For this survey round, a new set of 110 enumeration areas (EAs) from the original 10 regions were selected, adjacent to EAs used in the previous four rounds, by the Uganda Bureau of Statistics from its master sampling frame. All households, health service delivery points and key landmarks in each EA were listed and mapped by the resident enumerators to create a frame for the second stage of the sampling process. Households (44) were systematically sampled using random selection. Field supervisors used a phone-based random number-generating application. All occupants in selected households were enumerated and from this list, all eligible women age 15-49 were approached and asked to give informed consent to participate in the study.

Households with eligible females of reproductive age (15-49 years) were contacted and consented for interviews. The final sample (and completion rates) included 4,559 households (96.9%), 4,227 de facto females (96.9%) and 342 health facilities (94.7%). Data collection was conducted from April to May 2018.

The majority of SDPs are repeated in each round, forming a panel survey. If an EA had more than three private SDPs identified during the listing process, then a new, random sample of three private SDPs is selected during each round.

PMA2020 uses standardized questionnaires to gather data about households, individual females and health facilities that are comparable across program countries and consistent with existing national surveys. Three questionnaires were used to collect data from the PMA2018/Uganda-R6 survey: the household questionnaire, the female questionnaire and the service delivery point questionnaire. Prior to launching the survey in each country, local experts review and modify these questionnaires to ensure all questions are appropriate to each setting. All female questionnaires were translated into the eight local languages based on the UBOS sub-regions, and translations were reviewed for appropriateness.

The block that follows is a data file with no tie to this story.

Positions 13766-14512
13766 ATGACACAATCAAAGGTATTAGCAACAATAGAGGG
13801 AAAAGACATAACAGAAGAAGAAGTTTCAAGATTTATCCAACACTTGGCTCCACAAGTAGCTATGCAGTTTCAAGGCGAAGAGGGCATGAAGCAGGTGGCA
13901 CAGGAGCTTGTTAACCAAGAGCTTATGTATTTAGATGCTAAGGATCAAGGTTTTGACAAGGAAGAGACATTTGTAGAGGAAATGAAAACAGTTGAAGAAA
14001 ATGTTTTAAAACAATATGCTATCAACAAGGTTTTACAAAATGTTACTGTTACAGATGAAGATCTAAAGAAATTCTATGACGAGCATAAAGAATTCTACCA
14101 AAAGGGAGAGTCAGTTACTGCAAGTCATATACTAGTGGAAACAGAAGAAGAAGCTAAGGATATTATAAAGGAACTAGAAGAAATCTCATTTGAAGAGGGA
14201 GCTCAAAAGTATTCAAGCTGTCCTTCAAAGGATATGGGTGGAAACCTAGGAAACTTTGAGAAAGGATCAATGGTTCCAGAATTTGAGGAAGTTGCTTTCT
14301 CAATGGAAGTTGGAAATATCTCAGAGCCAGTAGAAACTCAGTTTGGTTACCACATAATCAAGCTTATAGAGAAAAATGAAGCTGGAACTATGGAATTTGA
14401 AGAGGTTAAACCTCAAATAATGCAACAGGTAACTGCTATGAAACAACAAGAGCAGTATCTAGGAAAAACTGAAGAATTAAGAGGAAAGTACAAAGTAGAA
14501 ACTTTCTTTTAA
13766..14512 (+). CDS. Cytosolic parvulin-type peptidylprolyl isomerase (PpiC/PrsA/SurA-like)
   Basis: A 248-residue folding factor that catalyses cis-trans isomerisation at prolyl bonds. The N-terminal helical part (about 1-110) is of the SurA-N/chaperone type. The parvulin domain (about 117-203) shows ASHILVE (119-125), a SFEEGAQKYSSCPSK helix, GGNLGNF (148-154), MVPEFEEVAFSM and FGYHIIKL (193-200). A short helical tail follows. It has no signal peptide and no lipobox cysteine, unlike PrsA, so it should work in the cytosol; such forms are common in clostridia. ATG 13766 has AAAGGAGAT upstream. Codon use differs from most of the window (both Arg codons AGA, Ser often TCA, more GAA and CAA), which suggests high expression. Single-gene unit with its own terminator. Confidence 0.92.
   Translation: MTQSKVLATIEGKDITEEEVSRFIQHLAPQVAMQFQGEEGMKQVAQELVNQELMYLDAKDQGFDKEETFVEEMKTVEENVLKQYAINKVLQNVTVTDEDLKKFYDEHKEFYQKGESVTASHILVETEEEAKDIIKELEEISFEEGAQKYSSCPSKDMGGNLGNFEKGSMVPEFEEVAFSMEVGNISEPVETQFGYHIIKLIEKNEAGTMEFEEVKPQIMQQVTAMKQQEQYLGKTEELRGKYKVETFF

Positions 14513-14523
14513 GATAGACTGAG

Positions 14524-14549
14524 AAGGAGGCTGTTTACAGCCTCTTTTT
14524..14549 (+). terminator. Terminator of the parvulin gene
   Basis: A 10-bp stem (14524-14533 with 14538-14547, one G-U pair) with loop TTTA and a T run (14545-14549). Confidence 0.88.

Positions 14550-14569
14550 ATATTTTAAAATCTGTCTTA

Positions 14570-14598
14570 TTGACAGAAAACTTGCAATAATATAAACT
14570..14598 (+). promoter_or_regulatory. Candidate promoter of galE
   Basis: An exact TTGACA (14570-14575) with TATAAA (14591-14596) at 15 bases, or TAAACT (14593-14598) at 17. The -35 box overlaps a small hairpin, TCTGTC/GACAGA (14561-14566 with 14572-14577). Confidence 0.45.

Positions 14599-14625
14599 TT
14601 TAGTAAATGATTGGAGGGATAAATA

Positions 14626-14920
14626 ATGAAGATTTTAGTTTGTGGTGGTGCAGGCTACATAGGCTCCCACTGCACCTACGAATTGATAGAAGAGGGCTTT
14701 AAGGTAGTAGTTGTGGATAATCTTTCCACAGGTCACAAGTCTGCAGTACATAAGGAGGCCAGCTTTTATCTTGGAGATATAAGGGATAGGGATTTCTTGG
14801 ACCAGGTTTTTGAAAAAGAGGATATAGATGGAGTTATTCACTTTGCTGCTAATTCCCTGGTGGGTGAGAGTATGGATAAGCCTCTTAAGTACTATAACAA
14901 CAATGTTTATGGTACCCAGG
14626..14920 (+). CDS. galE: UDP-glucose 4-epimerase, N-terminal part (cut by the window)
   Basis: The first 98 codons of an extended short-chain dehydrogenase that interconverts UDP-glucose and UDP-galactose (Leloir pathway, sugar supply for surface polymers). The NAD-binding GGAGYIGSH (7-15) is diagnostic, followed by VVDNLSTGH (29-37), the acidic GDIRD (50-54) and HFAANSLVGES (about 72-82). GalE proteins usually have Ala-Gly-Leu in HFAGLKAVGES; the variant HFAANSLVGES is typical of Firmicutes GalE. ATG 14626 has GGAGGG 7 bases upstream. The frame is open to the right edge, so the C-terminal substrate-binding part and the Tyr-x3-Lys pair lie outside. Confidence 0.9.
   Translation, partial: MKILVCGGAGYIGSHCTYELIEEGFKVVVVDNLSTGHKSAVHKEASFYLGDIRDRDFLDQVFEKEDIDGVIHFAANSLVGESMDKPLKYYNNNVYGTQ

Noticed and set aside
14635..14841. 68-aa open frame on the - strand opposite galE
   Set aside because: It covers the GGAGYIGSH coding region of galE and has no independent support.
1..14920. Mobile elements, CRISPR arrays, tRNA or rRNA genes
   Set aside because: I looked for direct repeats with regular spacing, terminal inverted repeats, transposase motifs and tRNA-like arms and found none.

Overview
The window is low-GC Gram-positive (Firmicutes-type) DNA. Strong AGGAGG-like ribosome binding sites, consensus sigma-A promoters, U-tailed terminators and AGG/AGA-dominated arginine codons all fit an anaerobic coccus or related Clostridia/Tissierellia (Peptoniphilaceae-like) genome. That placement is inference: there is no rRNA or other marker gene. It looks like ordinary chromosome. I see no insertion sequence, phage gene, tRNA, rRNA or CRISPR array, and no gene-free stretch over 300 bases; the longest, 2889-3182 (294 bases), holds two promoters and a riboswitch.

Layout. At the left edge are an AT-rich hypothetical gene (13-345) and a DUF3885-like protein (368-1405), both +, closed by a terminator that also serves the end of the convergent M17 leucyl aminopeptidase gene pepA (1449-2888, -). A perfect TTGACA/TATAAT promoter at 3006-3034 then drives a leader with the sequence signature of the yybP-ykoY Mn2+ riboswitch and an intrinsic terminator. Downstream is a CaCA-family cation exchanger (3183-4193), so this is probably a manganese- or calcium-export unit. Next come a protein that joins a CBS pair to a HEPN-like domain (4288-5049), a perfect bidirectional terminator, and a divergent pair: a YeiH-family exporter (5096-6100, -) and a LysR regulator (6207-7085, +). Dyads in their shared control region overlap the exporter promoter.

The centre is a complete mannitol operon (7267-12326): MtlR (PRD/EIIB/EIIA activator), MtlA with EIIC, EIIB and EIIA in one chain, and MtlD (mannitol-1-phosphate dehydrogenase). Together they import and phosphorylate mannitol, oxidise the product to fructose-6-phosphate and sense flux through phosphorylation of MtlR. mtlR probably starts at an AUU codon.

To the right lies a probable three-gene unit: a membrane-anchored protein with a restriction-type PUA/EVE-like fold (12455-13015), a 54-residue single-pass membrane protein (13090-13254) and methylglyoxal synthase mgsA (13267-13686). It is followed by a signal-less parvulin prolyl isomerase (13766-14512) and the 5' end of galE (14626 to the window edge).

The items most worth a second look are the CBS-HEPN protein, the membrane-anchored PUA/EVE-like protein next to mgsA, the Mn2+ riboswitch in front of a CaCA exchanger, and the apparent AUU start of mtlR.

The household, female and health facility questionnaires were based on model surveys designed by PMA2020 staff at the Bill & Melinda Gates Institute for Population and Reproductive Health, the Makerere University School of Public Health, and fieldwork materials of the Uganda Demographic and Health Survey.

All PMA2020 questionnaires are administered using Open Data Kit (ODK) software and Android smartphones. The PMA2018/Uganda-R6 questionnaires were in English and could be switched into eight local languages (Luganda, Ngakarimojong, Runyankole-Rukiga, Runyoro-Rutoro, Luo, Lugbara, Ateso, and Lusoga) on the phone. The questionnaires were translated using available translations from similar population surveys and experts in translation. The interviews were conducted in the local language, or English in a few cases when the respondent was not comfortable with the local language. Female resident enumerators in each EA administered the household and female questionnaires in the selected households.

The household questionnaire gathers basic information about the household, such as ownership of livestock and durable goods, as well as characteristics of the dwelling unit, including wall, floor and roof materials, water sources, and sanitation facilities. This information is used to construct a wealth quintile index.